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Tuesday: Menlo Park fire board to discuss concerns with JPA agreement

 

Faced with the complexity of the issue, the Menlo Park Fire Protection District has asked for more time to evaluate a proposal for the first new countywide joint powers authority operating agreement in 10 years.

The Emergency Medical Services JPA includes every fire agency in the county.

The agreement includes three parts: An emergency medical services agreement, a dispatch agreement and an agreement on automatic aid, which requires fire departments and districts to go into neighboring jurisdictions when help is needed, according to Menlo Park Fire Chief Harold Schapelhouman.

The extra time, if granted, could require the 10 San Mateo County fire agencies to extend the deadline by which the Menlo Park fire district could sign or not sign the new contract. The current contract expires June 30.

The EMS JPA agreement is on the agenda for discussion at the board's meeting on Tuesday, April 16.

The Menlo Park fire district is one of the wealthier districts in the county that offers a full array of services, so fire board members are concerned that the district's tax money could be used to subsidize other fire districts that may be consolidating or cutting back, according to Schapelhouman.

The most vocal of the five fire board members on the issue is Chuck Bernstein, who would like the district to get out of the JPA entirely. He argues that Menlo Park responds to twice as many calls in neighboring communities than it receives in aid.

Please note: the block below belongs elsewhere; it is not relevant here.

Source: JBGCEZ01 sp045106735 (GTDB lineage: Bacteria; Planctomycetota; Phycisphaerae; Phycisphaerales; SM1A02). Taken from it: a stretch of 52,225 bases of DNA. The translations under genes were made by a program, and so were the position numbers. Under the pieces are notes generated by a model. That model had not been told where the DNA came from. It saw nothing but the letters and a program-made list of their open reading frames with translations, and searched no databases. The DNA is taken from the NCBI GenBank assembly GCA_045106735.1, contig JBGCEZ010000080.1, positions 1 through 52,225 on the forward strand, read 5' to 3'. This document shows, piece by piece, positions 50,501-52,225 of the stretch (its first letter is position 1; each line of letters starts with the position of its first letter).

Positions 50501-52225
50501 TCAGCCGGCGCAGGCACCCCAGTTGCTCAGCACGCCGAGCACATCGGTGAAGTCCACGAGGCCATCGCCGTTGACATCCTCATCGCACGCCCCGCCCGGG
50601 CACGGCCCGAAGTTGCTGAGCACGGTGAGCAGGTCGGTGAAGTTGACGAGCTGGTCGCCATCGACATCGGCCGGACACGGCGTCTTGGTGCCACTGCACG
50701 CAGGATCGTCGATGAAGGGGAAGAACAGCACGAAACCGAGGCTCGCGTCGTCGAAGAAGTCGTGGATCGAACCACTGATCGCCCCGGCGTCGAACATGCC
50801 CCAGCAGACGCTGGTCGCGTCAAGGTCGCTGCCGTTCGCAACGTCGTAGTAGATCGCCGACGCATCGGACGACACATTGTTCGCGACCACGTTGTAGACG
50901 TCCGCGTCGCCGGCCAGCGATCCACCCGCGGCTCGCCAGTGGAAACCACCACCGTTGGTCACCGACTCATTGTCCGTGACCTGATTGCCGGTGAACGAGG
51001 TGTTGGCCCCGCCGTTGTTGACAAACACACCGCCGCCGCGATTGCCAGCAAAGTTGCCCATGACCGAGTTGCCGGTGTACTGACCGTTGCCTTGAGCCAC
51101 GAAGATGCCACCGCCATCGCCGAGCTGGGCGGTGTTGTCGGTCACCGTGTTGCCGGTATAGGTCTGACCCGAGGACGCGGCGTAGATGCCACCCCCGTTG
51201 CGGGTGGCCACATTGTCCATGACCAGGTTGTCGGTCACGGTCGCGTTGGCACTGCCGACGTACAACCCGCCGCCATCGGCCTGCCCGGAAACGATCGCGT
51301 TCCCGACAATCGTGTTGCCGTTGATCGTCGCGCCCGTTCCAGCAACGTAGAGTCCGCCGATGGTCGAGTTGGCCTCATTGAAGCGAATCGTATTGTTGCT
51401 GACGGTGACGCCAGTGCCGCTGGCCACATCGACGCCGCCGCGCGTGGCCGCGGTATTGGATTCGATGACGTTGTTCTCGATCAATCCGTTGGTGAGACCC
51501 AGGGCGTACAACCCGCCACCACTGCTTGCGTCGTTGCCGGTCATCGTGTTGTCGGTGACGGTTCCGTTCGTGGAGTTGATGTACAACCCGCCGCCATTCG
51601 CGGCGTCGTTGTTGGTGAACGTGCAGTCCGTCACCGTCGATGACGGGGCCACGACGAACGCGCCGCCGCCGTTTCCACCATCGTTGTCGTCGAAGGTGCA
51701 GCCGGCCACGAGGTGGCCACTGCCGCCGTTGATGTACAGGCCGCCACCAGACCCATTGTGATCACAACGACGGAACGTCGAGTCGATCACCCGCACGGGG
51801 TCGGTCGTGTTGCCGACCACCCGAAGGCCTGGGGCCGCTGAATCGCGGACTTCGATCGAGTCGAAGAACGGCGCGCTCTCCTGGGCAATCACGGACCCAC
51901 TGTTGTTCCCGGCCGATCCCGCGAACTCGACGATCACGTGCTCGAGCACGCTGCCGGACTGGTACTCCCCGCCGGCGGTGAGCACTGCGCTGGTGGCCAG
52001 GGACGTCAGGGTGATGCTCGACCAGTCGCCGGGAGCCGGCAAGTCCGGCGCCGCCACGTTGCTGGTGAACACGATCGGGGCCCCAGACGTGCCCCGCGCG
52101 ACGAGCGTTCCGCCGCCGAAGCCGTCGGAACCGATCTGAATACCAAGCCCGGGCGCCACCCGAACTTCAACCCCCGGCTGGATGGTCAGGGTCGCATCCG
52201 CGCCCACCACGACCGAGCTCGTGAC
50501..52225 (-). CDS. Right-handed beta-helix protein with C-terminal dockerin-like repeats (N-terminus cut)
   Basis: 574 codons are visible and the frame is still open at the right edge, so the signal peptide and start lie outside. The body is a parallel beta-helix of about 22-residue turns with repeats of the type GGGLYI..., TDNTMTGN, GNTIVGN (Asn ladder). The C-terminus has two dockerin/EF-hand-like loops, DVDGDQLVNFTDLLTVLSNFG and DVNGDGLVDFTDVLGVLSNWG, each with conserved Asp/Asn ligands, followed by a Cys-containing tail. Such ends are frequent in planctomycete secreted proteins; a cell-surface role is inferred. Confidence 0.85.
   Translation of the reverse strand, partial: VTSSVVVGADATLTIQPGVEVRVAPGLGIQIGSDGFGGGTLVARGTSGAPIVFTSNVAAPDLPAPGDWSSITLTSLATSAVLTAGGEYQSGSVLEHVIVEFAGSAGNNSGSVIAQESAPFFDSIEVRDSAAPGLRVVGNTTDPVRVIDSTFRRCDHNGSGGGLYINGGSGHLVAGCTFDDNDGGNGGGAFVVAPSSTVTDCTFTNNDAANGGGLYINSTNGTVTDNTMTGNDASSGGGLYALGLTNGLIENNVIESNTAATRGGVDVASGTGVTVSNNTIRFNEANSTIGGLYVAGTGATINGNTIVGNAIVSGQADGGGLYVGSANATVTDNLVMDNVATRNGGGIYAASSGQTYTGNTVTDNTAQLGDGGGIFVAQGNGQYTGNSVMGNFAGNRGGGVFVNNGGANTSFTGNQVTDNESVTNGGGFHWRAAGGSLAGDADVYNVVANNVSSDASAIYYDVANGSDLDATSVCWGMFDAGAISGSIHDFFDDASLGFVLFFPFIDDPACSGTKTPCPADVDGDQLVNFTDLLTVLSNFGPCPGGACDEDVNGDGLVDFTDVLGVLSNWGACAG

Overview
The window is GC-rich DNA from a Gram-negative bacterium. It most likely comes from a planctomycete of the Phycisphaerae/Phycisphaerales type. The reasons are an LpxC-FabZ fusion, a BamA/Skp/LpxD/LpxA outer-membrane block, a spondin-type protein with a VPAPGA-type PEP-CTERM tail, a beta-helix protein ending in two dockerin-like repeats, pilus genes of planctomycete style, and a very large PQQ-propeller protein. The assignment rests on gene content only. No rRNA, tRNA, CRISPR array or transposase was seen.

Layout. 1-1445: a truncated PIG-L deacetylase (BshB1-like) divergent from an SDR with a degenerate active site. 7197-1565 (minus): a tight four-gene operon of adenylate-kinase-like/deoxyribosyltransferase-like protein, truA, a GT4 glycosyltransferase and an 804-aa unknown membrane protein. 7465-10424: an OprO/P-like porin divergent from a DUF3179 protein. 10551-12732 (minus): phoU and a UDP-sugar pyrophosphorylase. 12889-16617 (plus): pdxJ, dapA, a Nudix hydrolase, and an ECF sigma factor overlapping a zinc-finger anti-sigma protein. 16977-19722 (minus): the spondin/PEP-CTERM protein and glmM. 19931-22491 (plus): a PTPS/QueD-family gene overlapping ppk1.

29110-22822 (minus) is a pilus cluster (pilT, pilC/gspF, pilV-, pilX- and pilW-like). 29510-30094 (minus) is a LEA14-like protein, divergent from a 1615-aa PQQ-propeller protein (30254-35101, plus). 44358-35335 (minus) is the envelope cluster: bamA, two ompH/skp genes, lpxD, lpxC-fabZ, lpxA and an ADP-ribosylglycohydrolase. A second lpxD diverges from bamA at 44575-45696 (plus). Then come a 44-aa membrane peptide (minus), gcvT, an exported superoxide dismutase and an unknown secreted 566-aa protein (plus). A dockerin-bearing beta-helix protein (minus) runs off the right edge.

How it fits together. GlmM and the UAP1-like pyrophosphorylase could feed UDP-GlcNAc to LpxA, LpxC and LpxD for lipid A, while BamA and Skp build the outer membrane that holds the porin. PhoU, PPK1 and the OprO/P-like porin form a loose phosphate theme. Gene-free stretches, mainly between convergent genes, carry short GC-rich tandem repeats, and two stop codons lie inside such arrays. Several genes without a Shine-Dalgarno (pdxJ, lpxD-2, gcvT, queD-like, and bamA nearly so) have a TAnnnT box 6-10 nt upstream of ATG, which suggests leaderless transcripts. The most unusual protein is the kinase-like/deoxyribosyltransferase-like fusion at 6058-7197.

"There are greater risks for the residents of the District, even as they shoulder

the costs of providing services to agencies that have not maintained their level of effort," Bernstein wrote in a memo to the board. "This is totally unacceptable. A new cooperative agreement must eliminate this outcome."

Bernstein would like the district to create automatic aid agreements with other agencies of its choice both inside and outside the county, and create reimbursement arrangements when the level of mutual aid is unbalanced, he said in the memo.

At the board's April 4 meeting, Schapelhouman said the agreement is working well overall. He said after the meeting that he also agrees officials should be looking at changes that can be made to realign things so they reflect current realities.

On the other hand, the fire chief thinks the district also has a moral obligation to the public to give service wherever it's needed.

He gave the example of Stanford Weekend Acres off Alpine Road, which is in the unincorporated area. Menlo Park's fire station is 1 mile away and it's 9 miles to the nearest San Mateo County station, he said.

"We wouldn't (refuse service there), and we're not going to," Schapelhouman said.

"We don't want to be an agency that says 'You don't subscribe to our service, so we'll let your house burn down.'"

Bernstein said that the Weekend Acres situation should be remedied by moving the property taxes earmarked for firefighting services there from the county coffers to the Menlo Park fire district or setting up an agreement where the district is reimbursed.